Every two months on this blog I highlight a handful of tabletop and digital games to spread the word about interesting experiences and support other creators. This month’s roundup contains both digital and tabletop games, and somehow, I found all of them to be a 2/5 difficulty...
This will be the last roundup of the year, so if you've been following and reading these posts, thank you! Also, if this blog resulted in any good recommendations for you, I would love to hear about it!
Iris.Fall is a relaxing puzzle game with a pleasant but spooky art style. The dark-fairy-tale-like aesthetic combines well with the main game mechanic of playing with light and shadow. This Alice-in-Wonderland-esque adventure tells a story without using language—instead, it uses shape and shadow. Although many puzzles are reminiscent of games like Monument Valley, The Room series, and Where Shadows Slumber, they are nonetheless satisfying to solve. And don’t worry, there is plenty of fresh and original content too!
Captain Nemo’s Nautilus is an interactive wooden puzzle box, and the third Cluebox released by iDventure. The instructions were brief here, and although I wished the signposting was a touch clearer, I had to rely on careful observation skills to solve this box. Unlike traditional puzzle boxes, solving this is more of an escape room experience, as the solutions rely on logic rather than trial and error. Although this is a purely puzzle/mechanical experience and I normally prefer a bit of narrative involved, I found the language agnosticism the most admirable part of the design. iDventure managed to create satisfying and clever puzzles without using any words, which is not an easy task. This box also makes for a great display piece, and can be reset to give to a friend. Although a few interactions felt a bit tricky to me, the hint system is fantastic and shows how to solve the puzzles step-by-step with photos and videos, so you’ll never get completely stuck.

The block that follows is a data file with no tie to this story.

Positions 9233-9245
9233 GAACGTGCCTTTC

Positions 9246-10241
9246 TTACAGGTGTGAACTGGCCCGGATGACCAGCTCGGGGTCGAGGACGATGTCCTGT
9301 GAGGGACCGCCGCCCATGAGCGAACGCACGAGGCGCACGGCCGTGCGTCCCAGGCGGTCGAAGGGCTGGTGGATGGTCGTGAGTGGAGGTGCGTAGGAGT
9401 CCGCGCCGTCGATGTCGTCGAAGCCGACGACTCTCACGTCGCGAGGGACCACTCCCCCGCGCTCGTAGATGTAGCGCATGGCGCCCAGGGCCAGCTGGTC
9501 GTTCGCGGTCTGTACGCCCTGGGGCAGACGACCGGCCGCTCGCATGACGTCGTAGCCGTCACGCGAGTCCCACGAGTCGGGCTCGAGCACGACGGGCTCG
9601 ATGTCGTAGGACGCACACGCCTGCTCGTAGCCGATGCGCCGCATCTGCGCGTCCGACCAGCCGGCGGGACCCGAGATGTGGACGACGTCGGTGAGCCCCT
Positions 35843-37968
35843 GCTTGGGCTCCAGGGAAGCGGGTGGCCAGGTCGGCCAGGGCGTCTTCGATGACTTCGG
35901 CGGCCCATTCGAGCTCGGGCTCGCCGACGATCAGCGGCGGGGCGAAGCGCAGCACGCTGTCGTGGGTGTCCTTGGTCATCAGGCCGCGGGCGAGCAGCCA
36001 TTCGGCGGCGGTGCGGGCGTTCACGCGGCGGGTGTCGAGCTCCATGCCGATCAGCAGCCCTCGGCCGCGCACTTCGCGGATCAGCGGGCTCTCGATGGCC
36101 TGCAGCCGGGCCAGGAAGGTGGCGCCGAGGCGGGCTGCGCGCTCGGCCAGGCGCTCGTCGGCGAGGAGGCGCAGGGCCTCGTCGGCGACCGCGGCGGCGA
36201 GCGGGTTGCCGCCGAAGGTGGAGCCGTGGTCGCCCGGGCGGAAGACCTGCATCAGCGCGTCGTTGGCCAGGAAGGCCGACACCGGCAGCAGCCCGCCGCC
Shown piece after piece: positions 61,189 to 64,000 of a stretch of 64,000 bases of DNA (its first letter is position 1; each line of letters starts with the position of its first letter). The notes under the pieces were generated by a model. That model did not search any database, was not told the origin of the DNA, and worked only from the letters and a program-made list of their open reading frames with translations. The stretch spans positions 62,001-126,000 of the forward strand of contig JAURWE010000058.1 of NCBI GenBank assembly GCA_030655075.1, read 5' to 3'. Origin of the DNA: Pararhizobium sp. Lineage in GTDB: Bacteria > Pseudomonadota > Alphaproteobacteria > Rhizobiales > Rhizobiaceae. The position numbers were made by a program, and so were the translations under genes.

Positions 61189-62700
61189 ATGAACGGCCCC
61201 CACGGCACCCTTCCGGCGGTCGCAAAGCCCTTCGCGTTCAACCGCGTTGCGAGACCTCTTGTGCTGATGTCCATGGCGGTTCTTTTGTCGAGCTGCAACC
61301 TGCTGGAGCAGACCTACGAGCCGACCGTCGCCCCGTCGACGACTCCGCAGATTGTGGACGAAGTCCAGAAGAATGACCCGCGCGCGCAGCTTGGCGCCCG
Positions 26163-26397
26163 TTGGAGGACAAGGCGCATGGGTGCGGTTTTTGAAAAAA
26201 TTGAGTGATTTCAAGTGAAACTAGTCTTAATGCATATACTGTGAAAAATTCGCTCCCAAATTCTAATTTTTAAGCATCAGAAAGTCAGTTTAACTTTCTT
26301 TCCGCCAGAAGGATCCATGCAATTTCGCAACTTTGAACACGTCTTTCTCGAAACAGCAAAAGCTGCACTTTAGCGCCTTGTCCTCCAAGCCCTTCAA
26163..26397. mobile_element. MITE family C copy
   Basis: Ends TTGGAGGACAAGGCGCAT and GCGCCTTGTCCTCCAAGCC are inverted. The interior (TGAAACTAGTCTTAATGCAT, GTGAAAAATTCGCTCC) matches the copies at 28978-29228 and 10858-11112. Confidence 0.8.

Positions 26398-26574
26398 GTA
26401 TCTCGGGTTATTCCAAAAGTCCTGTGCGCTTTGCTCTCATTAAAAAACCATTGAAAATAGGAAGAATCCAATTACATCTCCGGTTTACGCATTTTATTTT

The Sacred Temple is part of EXIT: The Game’s jigsaw puzzle escape room series, which has players ping-pong between puzzle solving and assembling jigsaws throughout the game. The number of puzzle pieces given at any given time felt appropriate—not too easy to breeze through, and not so much to feel unmanageable, ultimately providing an enjoyable break between solving the puzzles. My favorite puzzles were the ones that utilized the jigsaw format well and encouraged some outside-the-box thinking. A couple of others felt like a miss, and one even caused me to backtrack, but the overall gameplay felt relatively smooth. It had a fairly common escape room premise, so I wouldn’t play this game for the narrative, but it definitely provided for a pleasant evening of entertainment.